Modern science can reach ridiculous conclusions in search of self-validation and in attempts to show with smoke and mirrors, aka the scientific method, the meaning of anything experienced by any being in the world. To be clear, science doesn’t exist for the rest of the 7.77 million other species on the planet – just for people. So it was with a decided “tha-dump” that a story appeared this week on NPR of all places, usually (I perceive) a bastion of fair-minded and impartial reporting, about the effect of hugs on dogs. To me the study seems like low-hanging fruit that surely could be replaced with other, more worthwhile subjects such as why humans maim, kill and mostly hate those different than themselves and damage the earth as a whole rather than sustaining it but I’m not the science monitor – yet.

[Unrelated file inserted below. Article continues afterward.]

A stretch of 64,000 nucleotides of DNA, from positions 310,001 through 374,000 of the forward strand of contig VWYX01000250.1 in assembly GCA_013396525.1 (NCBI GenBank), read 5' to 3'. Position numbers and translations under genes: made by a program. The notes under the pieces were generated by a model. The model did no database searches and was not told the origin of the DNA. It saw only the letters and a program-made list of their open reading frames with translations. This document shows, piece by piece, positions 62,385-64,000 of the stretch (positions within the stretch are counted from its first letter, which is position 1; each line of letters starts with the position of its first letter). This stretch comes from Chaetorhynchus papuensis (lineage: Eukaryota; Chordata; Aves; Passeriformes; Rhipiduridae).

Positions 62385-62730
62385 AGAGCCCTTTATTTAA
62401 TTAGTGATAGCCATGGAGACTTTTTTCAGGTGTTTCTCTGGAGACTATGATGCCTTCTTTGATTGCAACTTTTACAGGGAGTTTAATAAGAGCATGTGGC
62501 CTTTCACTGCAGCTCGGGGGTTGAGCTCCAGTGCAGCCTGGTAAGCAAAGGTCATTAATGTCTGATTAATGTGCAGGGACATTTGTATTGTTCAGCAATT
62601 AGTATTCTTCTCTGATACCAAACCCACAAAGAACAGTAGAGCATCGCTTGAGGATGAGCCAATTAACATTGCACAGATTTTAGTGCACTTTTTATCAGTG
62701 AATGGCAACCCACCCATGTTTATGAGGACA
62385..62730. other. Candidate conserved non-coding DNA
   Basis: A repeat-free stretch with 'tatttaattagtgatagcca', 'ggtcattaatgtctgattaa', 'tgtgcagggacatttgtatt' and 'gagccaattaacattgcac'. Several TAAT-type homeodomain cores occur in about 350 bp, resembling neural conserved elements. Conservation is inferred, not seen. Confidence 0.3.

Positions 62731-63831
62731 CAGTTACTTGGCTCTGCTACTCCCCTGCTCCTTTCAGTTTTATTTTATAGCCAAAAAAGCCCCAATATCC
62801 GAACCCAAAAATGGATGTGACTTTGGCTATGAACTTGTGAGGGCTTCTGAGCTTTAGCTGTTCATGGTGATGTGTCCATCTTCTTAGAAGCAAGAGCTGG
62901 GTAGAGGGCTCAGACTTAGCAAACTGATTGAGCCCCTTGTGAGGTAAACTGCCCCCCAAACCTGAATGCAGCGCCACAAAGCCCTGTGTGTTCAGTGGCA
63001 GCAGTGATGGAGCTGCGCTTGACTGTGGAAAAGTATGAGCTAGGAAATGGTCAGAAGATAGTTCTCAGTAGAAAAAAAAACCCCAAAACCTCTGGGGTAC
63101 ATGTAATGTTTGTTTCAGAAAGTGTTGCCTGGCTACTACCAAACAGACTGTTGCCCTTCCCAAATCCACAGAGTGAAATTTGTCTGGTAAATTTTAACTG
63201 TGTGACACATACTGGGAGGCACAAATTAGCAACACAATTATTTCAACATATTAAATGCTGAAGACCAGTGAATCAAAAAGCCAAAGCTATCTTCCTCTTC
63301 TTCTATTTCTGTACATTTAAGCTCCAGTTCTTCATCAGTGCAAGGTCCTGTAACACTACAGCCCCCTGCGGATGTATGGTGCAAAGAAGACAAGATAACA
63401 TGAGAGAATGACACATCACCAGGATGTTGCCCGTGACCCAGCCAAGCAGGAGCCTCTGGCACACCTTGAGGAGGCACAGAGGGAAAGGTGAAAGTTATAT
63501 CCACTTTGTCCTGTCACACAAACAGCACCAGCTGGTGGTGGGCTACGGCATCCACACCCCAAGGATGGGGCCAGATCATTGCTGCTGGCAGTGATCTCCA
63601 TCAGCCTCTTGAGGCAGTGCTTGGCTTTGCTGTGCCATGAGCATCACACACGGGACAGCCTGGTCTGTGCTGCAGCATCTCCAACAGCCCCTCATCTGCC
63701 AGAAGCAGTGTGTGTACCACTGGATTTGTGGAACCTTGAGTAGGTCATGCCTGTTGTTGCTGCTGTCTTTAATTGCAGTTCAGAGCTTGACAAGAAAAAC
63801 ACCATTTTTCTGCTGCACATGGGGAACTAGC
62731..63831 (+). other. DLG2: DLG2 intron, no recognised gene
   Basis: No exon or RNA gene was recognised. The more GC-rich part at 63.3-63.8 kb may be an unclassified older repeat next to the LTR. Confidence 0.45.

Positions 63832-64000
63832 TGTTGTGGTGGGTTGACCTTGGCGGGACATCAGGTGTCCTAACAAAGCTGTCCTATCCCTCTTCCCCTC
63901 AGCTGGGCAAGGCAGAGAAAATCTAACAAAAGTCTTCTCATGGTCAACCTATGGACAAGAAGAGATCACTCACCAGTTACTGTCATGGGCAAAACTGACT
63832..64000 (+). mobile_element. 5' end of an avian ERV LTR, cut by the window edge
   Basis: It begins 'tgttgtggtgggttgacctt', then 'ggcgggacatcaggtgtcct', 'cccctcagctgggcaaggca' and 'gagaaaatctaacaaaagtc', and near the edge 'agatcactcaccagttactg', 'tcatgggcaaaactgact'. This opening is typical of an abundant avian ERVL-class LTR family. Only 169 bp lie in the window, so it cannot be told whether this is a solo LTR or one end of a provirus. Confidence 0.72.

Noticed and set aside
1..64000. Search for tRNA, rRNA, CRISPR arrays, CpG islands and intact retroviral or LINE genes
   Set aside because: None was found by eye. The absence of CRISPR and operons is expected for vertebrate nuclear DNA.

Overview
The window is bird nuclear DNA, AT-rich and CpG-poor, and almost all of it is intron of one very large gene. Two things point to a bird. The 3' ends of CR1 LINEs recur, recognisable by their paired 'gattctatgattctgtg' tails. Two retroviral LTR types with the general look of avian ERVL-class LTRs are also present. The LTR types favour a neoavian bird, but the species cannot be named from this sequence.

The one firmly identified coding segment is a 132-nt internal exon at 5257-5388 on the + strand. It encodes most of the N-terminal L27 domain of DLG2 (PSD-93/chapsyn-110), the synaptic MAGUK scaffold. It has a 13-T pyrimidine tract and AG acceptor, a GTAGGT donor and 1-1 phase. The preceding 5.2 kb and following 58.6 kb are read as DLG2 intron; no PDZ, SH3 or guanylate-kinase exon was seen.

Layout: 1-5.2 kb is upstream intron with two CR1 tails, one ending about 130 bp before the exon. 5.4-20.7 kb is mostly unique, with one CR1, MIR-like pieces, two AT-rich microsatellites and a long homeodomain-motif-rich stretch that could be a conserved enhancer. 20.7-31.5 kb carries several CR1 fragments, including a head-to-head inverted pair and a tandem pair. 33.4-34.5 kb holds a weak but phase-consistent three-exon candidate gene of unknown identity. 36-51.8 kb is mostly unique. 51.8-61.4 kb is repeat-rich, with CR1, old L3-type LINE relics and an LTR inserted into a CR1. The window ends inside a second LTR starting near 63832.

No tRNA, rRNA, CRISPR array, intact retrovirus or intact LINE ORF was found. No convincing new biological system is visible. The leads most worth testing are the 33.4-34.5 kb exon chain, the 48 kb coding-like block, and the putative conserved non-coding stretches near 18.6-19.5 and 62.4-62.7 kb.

A dog training expert and professor of psychology – actually a good combination for teaching people how to work with dogs as it’s people who need the help – revealed via a blog post in Psychology Today that dogs don’t like hugs. The points he enumerated in the original post are valid in terms of noted species differences, how dogs are wired physiologically and emotionally different from humans and most importantly, the fact that they’re not human. All excellent statements to make in support of positive interspecies relationships and how to honor and respect the differences between us and them – because in any study there is automatically an “us” and a “them.” Those being studied by those who are studying those being studied – just to be clear. Except that how this project was conducted – by merely looking at photos of dogs – and how it was received by the general public based on the NPR host’s reaction – incredulity and a faint wash of the now ungrateful response of dogs not to like our hugs – indicated a complete failure to actually honor and respect the very animals that were so egregiously generalized in the study. Moreover, the starting point of the research appears to be the fact that the main investigator’s dog doesn’t like hugs which is the unpublicized actual result of the study: it’s an individual thing with all sentient beings whether or not they like to give and receive hugs. I could just as easily publish photos of dogs during canine massage showing the ears back and down, lip licking and other physical signs such as yawning all of which indicate energetic releases during the massage that are positive and happen just before deep relaxation or sleep. It is beginning to be understood in scientific circles that observation alone especially of living beings does not a conclusion make. I’ve heard from several guardians of canine companions who support the idea that it’s an individual preference in the “to hug or not to hug” department. I generally follow the lead of whatever animal species I’m working with because I know they’ll always show me with what behavior and energy of mine they are most comfortable. Don’t believe everything you hear, read or see, gentle readers, when it comes to humans describing what they think they know about other species. We’re usually far off the mark and refuse to do the one thing that would clear everything up for everyone involved that’s normally done in all other human interactions and which wasn’t done in this study – asking the dogs directly to communicate with us about their needs, their wants, their hopes and dreams. Sadly, the ultimate expression of affection the study promoted was: “It is clearly better from the dog’s point of view if you express your fondness for your pet with a pat, a kind word, and maybe a treat.” There are just so many other options than this arms’ length and disconnected approach that serve much better to enrich and strengthen your relationship with a beloved family member. Don’t let science come between you and a soul mate, human or animal. If you’re not sure of what they’d like invite them to show you and always, always, ask and be open to their heart-centered feedback. They’re the smart ones in the room and won’t let you down – ever.